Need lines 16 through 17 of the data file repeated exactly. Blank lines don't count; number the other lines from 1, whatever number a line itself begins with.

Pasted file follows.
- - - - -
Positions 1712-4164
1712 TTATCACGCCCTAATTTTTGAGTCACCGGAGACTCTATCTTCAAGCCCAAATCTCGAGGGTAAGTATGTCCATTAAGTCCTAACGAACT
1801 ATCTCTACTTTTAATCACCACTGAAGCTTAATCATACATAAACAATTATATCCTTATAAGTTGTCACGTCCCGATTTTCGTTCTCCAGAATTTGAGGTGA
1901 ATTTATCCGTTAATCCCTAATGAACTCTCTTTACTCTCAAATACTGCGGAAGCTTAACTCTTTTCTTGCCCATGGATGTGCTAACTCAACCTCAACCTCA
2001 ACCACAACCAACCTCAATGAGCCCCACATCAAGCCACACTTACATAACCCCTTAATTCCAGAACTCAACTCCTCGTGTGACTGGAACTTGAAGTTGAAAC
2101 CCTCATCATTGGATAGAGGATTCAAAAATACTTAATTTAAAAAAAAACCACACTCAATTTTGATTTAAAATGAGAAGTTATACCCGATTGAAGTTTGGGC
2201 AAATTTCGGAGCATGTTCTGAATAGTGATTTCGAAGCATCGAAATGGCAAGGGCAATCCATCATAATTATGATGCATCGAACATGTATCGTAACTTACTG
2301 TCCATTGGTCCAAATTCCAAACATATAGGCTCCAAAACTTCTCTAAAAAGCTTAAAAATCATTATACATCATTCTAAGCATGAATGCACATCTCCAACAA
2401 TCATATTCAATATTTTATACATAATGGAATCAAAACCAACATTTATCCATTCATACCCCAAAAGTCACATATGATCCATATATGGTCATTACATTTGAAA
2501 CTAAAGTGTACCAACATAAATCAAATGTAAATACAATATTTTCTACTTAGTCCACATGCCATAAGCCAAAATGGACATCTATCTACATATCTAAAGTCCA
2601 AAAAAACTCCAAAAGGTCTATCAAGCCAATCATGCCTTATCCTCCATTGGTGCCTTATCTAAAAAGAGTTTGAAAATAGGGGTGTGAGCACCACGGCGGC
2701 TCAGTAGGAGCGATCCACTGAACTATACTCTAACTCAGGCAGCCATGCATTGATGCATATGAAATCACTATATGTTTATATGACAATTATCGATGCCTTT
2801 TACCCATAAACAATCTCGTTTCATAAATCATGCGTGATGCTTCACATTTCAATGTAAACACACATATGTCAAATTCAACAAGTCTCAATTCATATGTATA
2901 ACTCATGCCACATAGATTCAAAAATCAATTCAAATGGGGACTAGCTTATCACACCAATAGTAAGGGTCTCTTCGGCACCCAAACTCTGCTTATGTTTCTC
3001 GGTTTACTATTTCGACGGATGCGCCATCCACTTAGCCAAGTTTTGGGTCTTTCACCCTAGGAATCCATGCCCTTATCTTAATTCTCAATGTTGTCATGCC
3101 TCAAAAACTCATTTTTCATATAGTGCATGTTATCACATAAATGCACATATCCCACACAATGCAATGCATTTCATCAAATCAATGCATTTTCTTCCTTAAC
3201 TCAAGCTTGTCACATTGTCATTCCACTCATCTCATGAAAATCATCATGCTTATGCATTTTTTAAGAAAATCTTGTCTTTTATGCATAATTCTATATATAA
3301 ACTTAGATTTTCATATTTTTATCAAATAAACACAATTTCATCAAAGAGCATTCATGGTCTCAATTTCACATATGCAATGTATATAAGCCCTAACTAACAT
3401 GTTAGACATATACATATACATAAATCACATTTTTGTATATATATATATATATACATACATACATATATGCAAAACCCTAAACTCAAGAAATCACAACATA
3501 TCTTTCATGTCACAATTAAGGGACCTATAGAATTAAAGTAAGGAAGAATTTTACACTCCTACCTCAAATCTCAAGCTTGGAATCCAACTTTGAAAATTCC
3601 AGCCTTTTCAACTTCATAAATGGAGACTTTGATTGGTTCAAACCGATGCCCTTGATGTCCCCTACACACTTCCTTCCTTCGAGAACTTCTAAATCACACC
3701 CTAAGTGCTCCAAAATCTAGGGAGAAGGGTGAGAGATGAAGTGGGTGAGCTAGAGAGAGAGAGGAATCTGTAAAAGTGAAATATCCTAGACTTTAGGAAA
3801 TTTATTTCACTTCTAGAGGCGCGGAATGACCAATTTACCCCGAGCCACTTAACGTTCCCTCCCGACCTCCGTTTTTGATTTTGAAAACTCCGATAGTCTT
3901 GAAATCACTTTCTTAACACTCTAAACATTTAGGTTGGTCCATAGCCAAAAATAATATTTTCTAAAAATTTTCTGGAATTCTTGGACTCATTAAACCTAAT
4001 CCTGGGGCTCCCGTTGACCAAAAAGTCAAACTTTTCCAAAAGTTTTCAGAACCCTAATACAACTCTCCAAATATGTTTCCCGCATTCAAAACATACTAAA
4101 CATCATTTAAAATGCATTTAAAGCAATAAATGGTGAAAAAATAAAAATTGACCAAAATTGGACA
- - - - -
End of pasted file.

3101 TCAAAAACTCATTTTTCATATAGTGCATGTTATCACATAAATGCACATATCCCACACAATGCAATGCATTTCATCAAATCAATGCATTTTCTTCCTTAAC
3201 TCAAGCTTGTCACATTGTCATTCCACTCATCTCATGAAAATCATCATGCTTATGCATTTTTTAAGAAAATCTTGTCTTTTATGCATAATTCTATATATAA